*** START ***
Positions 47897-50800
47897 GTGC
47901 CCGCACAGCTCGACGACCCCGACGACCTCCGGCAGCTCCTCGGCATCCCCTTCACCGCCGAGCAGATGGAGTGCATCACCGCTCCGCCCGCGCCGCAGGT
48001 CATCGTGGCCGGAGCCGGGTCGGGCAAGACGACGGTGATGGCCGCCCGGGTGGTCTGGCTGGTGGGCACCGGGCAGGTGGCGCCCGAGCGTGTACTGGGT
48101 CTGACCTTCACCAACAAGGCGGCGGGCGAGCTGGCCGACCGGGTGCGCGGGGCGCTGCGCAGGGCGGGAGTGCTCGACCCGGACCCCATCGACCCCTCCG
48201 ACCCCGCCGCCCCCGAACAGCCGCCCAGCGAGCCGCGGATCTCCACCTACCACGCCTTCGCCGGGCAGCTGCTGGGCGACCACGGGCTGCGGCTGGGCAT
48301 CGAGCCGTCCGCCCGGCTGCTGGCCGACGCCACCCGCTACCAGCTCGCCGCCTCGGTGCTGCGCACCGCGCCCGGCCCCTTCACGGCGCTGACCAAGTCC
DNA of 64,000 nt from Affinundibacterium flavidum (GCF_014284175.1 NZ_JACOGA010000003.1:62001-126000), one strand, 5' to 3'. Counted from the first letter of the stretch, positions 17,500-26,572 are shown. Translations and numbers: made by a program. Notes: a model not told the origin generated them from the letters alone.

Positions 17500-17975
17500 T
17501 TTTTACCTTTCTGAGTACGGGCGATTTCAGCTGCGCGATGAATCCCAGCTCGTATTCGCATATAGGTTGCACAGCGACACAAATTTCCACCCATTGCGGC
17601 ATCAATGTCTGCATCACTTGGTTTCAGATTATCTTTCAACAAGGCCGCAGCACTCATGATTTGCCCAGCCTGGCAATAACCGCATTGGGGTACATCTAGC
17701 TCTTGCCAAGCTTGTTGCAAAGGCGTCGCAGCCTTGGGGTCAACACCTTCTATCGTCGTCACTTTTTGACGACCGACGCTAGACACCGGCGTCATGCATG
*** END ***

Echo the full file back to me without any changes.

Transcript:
Positions 47897-50800
47897 GTGC
47901 CCGCACAGCTCGACGACCCCGACGACCTCCGGCAGCTCCTCGGCATCCCCTTCACCGCCGAGCAGATGGAGTGCATCACCGCTCCGCCCGCGCCGCAGGT
48001 CATCGTGGCCGGAGCCGGGTCGGGCAAGACGACGGTGATGGCCGCCCGGGTGGTCTGGCTGGTGGGCACCGGGCAGGTGGCGCCCGAGCGTGTACTGGGT
48101 CTGACCTTCACCAACAAGGCGGCGGGCGAGCTGGCCGACCGGGTGCGCGGGGCGCTGCGCAGGGCGGGAGTGCTCGACCCGGACCCCATCGACCCCTCCG
48201 ACCCCGCCGCCCCCGAACAGCCGCCCAGCGAGCCGCGGATCTCCACCTACCACGCCTTCGCCGGGCAGCTGCTGGGCGACCACGGGCTGCGGCTGGGCAT
48301 CGAGCCGTCCGCCCGGCTGCTGGCCGACGCCACCCGCTACCAGCTCGCCGCCTCGGTGCTGCGCACCGCGCCCGGCCCCTTCACGGCGCTGACCAAGTCC
DNA of 64,000 nt from Affinundibacterium flavidum (GCF_014284175.1 NZ_JACOGA010000003.1:62001-126000), one strand, 5' to 3'. Counted from the first letter of the stretch, positions 17,500-26,572 are shown. Translations and numbers: made by a program. Notes: a model not told the origin generated them from the letters alone.

Positions 17500-17975
17500 T
17501 TTTTACCTTTCTGAGTACGGGCGATTTCAGCTGCGCGATGAATCCCAGCTCGTATTCGCATATAGGTTGCACAGCGACACAAATTTCCACCCATTGCGGC
17601 ATCAATGTCTGCATCACTTGGTTTCAGATTATCTTTCAACAAGGCCGCAGCACTCATGATTTGCCCAGCCTGGCAATAACCGCATTGGGGTACATCTAGC
17701 TCTTGCCAAGCTTGTTGCAAAGGCGTCGCAGCCTTGGGGTCAACACCTTCTATCGTCGTCACTTTTTGACGACCGACGCTAGACACCGGCGTCATGCATG